I like Richard. I like his honesty and that he has an opinion. I like how he predicts that the governments ‘misguided’ guidlines ‘will ultimately in time be seen for the massive mess that they are.’ Somebody finally said it, in writing.

The funny thing is, that nobody has concerns over is ‘the immediate idea is to make apartment living more attractive for young families’ and also ‘that about 90% of new homes in the city will be apartmets’; where do all the people, nee the young families go when their not in their apartments ? Where is the increased green space per apartment? Where’s the grass going to go? or will the families be arrested for loitering whilst wondering where the nearest piece of grass is? Answers on a postcard to Dublin City Council.

Happy Monday

peter

website now fully accessible

can you see now?

can you see now?

Our new website is now fully accessible. To be honest, before meeting the gentlemen from Segala, I didn’t really know what accessibility was all about and why I should build a new website. It wasn’t until Adrian turned off the screen and told me to read my own web that I understood the point he was making. I felt I like I had been unfair to some of my fellow Irish [and International] populus.

Citizens Information notes on their site under the title Access To Information For All that ‘According to the National Disability Authority (NDA) online information may be inaccessible to older people and those who are blind, have low vision, are colour blind or have poor English language skills or literacy difficulties, dyslexia, a learning disability or a hearing impairment. It is important to ensure that alternatives to, and means of accessing electronic information are provided to facilitate these groups.’

This criteria has been met.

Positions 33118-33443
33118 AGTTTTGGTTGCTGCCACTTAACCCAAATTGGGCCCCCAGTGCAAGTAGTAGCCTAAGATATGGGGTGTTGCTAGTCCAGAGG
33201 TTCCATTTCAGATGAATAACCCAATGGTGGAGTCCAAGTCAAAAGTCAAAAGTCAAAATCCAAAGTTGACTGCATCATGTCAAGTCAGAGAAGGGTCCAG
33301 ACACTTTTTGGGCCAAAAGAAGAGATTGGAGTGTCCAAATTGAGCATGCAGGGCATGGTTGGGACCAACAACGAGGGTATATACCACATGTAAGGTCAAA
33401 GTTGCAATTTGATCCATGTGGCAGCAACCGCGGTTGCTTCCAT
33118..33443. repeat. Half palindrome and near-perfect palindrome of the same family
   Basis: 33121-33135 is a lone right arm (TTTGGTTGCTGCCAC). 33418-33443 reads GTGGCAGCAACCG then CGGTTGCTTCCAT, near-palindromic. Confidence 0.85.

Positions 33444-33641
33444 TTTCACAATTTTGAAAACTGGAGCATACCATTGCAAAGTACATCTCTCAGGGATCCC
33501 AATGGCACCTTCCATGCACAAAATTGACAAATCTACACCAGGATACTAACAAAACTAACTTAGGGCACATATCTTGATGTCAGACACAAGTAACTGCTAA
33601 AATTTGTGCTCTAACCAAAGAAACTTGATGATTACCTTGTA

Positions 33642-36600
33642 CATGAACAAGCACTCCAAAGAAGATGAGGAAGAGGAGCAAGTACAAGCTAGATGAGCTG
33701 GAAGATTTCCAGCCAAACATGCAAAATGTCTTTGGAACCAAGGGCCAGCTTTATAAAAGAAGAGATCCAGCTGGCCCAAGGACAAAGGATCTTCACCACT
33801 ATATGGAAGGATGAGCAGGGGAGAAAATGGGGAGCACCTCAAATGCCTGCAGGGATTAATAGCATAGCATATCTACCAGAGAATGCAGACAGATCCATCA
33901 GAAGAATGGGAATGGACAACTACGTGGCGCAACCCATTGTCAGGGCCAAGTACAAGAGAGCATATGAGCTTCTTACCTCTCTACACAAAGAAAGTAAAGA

Funnily enough, this all started some time ago when we were awarded the honour of joining Barr 50, the top 50 companies to operate through use of the irish language [Credit to Forais na Gaeilge here]. I guess I wanted to take this ‘accessibility’ to a new level and now we’re all blogged up!

Bilingual, accessible and interactive!

artificial gardening

real gardens...

real gardens...

This article was published by the farmers journal early august 07 which I [peter donegan] wrote as a result of my mild sense of humour. It turns out I know the guy through a friend and he now has a copy of the article hanging in his bathroom. It turns out his father spotted it and not so much recognised the name but moreso the picture of the garden! Everybody was happy.

  • Garden n 1 brit an area of land usually next to a house, for growing flowers, fruit, or vegetables. 2 Also: gardens a cultivated area of land open to the public: Kensington Gardens. 3 lead someone up the garden path Informal to mislead or deceive someone
  • Green adj 1 of a colour between yellow and blue; of the colour of grass. 2 covered with grass, plants, or trees: green fields. 3 of or concerned with the conservation and improvement of the environment
  • Joke n 1 something that is said or done to amuse people. 2 someone or something that is ridiculous: the countries inexperienced leaders are regarded as something of a joke

Collins Dictionary [fourth edition paperback 1999]

This has to be the oddest article I have ever written and I have really struggled to find myself in what is usually a free flowing movement of the mind from the heart to my weekly FJ piece. The reason I feel this way is that usually I understand the message I wish to convey and hope that you the reader will enjoy the end result as I did and that somewhere through this journey of life you will find that my piece by reading or realising has made you or someone else smile. Sometime ago I wrote a piece about a customer who threatened legal action against a contractor because he had asked for a ‘no maintenance garden’. Naturally and of course this was not given to by the contractor. It was sometime later in another article that I wrote ‘no maintenance is only achievable through Mr Macadam’s ingenious invention, or concrete’. I was wrong. I could not believe my eyes when this photograph was emailed to me. It could not be a ‘green’ space and it definitely could not be a ‘garden’. I did not know what to call it by any definition. As a last resort I found one that I believed suited and Collins Dictionaries have thrown in an extra added cliché for an extra added smile. Enjoy!